The following contains spoilers for The President Is Missing, but who cares?
The thing that irks me most about Bill Clinton and James Patterson’s new novel, The President Is Missing, is that the president never really goes missing. For a 24-hour period, the American people are kept in the dark about the president’s whereabouts, but the reader always knows where he is. The 513-page novel tells the story of President Jonathan Duncan—unmistakably based on Bill Clinton—doing his darnedest to save America from cyberterrorism that threatens to cripple the nation by shutting down the internet and rendering technology obsolete, effectively sending the country back into the dark ages. In a shocking twist, it's not a good book.
The first 300 or so pages of The President is Missing are less interesting than I’d expected—Patterson isn’t known for his stunning prose, but I expect the man to write a book that moves. The beginning elicited a couple giggles as we learned more about President Duncan, who is a post-Obama era version of Bill Clinton with a couple key biographical details altered. Duncan was the governor of North Carolina, not Arkansas. He has one daughter with his wife, who he met in law school, but unlike Hillary—who to my knowledge is still alive and kicking—Duncan’s wife dies of cancer before the book begins. The character has a little John McCain in him too, a one-time POW in the Gulf War who refused to betray his country.
The President Is Missing opens with Duncan rehearsing for a public committee hearing with Congress, who want to impeach him for no good reason. “They don’t just want to run me out of office. They won’t be satisfied unless I’m sent to prison, drawn and quartered, and erased from the history books,” the president who is definitely based on Bill Clinton muses. “The president of the United States, facing a mob of accusers.” Although the book never explicitly says that Duncan is a Democrat and his opponents are Republicans, it is heavily implied.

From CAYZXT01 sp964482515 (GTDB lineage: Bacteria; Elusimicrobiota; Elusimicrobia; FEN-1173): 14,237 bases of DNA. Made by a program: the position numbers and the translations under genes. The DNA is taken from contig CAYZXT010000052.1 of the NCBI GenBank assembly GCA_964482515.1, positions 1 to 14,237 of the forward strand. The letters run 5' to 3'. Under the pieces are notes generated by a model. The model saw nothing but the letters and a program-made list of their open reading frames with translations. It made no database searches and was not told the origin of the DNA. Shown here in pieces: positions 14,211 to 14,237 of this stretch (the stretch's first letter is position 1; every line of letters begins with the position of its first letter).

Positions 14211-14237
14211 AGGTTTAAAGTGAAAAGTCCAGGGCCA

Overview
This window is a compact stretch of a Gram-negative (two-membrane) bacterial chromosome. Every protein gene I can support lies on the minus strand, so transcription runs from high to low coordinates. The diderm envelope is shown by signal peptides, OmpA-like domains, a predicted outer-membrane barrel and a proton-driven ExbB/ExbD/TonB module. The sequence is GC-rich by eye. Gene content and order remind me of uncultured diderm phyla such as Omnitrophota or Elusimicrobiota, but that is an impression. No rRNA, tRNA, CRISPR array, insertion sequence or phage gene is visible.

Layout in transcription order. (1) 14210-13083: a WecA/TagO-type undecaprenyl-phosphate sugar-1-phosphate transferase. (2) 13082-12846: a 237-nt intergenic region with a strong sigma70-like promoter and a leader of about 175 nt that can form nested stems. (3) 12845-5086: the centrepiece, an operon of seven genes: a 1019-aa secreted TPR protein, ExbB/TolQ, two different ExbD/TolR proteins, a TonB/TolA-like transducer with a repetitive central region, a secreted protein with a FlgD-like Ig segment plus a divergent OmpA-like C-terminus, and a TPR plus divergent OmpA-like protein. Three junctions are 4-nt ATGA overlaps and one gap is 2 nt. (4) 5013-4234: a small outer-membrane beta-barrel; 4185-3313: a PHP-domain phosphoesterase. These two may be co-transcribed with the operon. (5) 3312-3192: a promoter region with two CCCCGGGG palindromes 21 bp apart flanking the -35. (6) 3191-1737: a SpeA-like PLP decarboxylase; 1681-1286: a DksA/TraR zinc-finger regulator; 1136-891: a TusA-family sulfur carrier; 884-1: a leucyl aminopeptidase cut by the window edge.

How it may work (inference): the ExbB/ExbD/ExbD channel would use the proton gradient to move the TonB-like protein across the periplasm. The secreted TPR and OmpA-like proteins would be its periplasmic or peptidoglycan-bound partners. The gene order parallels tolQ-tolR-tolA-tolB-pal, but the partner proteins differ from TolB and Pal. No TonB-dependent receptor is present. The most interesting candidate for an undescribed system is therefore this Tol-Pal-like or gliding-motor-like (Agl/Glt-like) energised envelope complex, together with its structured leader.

The parallels to real life are so obvious I don’t even need to state them (if Duncan isn’t a Mary Sue for Clinton, he’s darn close). But you can’t help but wonder, is this how Clinton remembers what happened to him in real life? His recent comments about his treatment of Monica Lewinsky make it clear that he thinks of himself of the primary victim of his own scandals. Maybe he believes his enemies wanted to erase him from the history books, but Clinton himself would apparently like to go back and make some edits to that history. A more interesting protagonist would be a bit like Clinton himself—well-intentioned, beset by dishonest and hypocritical political opponents, but also with a fatal flaw that drags him down.